From: Dictionary of American Naval Fighting Ships, Vol. VII, p 524
(PG-99: dp. 980; 1. 205'0''; h. 33'0''; dr. 11'; a. 16 k.; cp]. 109; a. (Br.) 1 4'', 1 2-pdr., 6 20mm., 1 dcp (hh.); cl. Action)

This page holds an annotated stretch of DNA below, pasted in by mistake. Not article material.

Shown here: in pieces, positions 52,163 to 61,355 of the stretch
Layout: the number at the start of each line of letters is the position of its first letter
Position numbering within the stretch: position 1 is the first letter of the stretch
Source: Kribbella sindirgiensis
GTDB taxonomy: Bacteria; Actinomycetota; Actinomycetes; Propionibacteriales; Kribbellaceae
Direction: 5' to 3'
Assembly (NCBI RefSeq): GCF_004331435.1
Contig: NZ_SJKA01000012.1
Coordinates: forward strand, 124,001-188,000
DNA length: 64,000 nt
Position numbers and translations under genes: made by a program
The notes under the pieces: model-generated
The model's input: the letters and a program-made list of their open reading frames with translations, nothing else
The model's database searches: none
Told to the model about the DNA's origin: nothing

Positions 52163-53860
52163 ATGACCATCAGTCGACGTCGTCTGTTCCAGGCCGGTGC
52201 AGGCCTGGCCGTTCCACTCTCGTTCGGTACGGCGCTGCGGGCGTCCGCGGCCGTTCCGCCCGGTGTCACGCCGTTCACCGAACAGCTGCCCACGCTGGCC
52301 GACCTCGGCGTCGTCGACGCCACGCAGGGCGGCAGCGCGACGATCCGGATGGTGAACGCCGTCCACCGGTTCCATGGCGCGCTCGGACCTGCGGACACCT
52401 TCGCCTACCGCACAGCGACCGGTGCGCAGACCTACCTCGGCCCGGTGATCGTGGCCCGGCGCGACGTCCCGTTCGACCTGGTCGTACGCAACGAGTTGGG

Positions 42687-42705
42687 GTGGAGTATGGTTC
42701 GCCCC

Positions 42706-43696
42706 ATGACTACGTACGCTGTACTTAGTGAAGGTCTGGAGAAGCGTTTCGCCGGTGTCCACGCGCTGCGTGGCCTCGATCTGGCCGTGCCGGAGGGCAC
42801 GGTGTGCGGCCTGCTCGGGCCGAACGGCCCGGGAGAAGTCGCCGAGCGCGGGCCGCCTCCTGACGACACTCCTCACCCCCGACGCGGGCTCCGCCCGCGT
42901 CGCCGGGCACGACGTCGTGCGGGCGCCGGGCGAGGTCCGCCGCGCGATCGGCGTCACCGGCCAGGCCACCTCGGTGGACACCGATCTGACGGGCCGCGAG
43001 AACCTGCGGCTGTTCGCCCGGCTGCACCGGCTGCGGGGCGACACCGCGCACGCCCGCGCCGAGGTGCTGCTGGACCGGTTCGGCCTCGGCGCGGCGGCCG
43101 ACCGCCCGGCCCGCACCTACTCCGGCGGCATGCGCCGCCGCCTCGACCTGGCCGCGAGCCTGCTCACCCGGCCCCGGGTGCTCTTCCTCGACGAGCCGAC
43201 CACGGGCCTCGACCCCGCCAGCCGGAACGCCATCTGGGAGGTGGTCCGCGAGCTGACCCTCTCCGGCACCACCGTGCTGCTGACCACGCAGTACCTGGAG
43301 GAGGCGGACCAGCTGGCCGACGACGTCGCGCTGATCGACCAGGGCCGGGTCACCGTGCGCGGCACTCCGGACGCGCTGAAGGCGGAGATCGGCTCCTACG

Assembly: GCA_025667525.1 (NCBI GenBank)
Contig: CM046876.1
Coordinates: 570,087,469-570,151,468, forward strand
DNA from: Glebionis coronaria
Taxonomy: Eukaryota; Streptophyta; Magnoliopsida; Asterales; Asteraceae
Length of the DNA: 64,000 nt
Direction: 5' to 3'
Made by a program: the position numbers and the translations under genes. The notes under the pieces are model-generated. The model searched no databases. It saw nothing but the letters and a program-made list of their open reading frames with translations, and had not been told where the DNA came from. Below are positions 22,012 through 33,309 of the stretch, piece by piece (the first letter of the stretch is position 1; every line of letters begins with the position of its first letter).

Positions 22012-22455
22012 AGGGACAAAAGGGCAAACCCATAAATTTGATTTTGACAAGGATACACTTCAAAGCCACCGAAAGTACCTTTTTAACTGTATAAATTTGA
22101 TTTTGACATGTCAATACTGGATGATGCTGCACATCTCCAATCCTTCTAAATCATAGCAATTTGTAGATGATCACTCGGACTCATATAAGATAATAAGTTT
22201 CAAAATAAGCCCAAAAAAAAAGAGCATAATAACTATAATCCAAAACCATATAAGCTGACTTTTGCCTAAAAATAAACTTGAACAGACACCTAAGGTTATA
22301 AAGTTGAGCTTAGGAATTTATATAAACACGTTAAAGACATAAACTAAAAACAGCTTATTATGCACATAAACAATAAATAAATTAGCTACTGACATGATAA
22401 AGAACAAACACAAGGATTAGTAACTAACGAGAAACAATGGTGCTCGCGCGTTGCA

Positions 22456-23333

When the United States entered World War II at the end of 1941, the Navy found itself sadly deficient in ocean escort-type vessels. A crash building program was instituted; but, to meet more immediate needs, the government contracted with shipbuilding firms in England and Canada to build Flower-class corvettes. Vim (PG-99) was one of those British-type escorts. She was launched on 1 April 1943 at the Collingwood Shipyard in England. Nine days later, however, she was transferred to the United Kingdom under the terms of the lend-lease agreement in return for another Flowerclass corvette then under construction in Canada. The British renamed her Statice (K.281), and she served the Royal Navy under the name through World War II. On 21 June 1946, she was returned to the United States Navy. Though carried on the Navy list as PG-99, the corvette never saw active service with the United States Navy. She was sold on 7 May 1947. To whom she was sold and to what purpose she was put is unknown.